Actually we only need to assume that the orders have the same parity for primes congruent to $3$ modulo $4$.

Let $p$ be a prime congruent to $3$ modulo $4$. Then all the quadratic residues of $p$ have odd order, and all the non-residues have even order. So if $p$ is congruent to $3$ modulo $4$, and the order of $x$ modulo $p$ is equal to the order of $y$ modulo $p$, then in particular $x$ and $y$ are both quadratic residues or are both quadratic non-residues modulo $p$.

Let $x_0$, $y_0$ be the square-free parts of $x$ and $y$. Whether a number is a residue or a non-residue is determined by the quadratic character of its square-free part. Suppose first that $x_0$ and $y_0$ are both positive and odd.

If $x_0 \ne y_0$, there is a prime that divides one of them but not the other. Suppose that $q$ divides $x_0$ but does not divide $y_0$.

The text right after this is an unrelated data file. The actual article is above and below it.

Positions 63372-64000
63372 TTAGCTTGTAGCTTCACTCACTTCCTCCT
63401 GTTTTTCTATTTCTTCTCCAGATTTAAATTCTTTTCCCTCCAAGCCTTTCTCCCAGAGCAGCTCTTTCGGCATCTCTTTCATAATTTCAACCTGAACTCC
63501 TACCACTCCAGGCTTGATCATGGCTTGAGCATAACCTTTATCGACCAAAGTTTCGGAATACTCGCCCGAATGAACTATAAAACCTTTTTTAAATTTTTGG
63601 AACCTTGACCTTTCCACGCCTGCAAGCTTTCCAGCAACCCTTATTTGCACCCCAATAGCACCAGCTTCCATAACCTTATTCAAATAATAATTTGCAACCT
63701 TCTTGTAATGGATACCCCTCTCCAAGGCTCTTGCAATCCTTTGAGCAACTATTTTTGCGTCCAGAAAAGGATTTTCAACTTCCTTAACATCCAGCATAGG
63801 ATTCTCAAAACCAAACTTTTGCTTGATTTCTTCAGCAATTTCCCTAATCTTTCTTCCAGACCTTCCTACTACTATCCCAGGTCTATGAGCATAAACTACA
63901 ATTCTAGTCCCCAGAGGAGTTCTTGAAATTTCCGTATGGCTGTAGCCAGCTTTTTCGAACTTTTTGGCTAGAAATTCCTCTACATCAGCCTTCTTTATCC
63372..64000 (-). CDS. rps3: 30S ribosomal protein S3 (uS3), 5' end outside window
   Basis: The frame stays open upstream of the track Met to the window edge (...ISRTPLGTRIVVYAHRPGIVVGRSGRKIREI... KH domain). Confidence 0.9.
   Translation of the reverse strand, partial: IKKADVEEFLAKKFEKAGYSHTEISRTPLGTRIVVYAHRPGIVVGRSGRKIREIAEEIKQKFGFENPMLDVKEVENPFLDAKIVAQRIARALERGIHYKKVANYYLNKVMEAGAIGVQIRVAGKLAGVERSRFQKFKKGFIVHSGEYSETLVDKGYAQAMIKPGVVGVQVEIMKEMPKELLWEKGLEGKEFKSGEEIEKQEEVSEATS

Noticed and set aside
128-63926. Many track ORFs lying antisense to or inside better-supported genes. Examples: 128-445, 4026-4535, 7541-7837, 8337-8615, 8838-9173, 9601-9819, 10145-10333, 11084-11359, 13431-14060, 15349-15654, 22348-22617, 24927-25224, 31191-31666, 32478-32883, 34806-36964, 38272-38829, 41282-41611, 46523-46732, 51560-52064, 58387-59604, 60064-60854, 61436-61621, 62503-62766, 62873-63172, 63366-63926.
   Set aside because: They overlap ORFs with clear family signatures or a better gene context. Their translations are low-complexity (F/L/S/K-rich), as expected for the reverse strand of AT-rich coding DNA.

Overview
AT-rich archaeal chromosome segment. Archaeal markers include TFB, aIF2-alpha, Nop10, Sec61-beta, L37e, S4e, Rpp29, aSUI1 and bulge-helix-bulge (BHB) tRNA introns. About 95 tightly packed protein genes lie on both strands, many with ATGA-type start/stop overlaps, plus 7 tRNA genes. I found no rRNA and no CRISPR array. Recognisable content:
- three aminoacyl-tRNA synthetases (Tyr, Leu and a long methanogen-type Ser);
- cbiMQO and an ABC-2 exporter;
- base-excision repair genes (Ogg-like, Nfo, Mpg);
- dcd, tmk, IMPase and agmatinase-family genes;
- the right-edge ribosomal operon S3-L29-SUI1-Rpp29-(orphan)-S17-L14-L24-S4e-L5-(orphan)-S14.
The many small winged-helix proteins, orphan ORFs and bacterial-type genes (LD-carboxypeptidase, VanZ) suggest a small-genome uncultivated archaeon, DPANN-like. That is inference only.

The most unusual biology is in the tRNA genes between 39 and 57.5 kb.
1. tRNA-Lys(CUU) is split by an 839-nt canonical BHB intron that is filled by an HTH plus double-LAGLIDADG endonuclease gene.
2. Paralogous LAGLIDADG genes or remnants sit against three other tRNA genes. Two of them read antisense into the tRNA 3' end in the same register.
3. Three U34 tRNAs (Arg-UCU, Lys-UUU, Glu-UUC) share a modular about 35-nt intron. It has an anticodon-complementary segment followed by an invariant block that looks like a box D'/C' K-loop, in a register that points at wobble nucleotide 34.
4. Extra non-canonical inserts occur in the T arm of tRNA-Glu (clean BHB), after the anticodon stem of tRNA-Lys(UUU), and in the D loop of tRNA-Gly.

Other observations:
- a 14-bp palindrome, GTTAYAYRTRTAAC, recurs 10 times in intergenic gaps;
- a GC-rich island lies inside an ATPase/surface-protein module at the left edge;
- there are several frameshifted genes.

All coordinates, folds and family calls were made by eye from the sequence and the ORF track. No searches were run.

We will build a prime $p$ that satisfies a certain bunch of congruences. First of all, we want $p \equiv 3 \pmod{4}$. Secondly, for every prime $p_i$ other than $q$ that divides $x_0$ or $y_0$, we want to make sure that $p_i$ is a quadratic residue of $p$.

This is not hard to arrange. If $p_i \equiv 1 \pmod{4}$, make sure that $p \equiv 1 \pmod {p_i}$. Then the Legendre symbol $(p/p_i)$ is equal to $1$, and therefore by Quadratic Reciprocity so is $(p_i/p)$. If $p_i \equiv 3 \pmod{4}$, make sure that $p \equiv -1 \pmod{p_i}$. Since $(-1/p_i)=-1$, it follows that $(p/p_i)=-1$, and so by Quadratic Reciprocity $(p_i/p)=1$.

Finally, make sure that $(q/p)=-1$. This is again easy to arrange. If $q \equiv 1 \pmod{4}$, make $p \equiv a \pmod {q}$, where $a$ is a quadratic non-residue of $q$, and if $q \equiv 3 \pmod{4}$, make $p \equiv a \pmod{q}$, where $a$ is a quadratic residue of $q$.

By the Chinese Remainder Theorem, the system of congruences we have described has a solution $b$ relatively prime to $M$, where $M=4q\prod p_i$.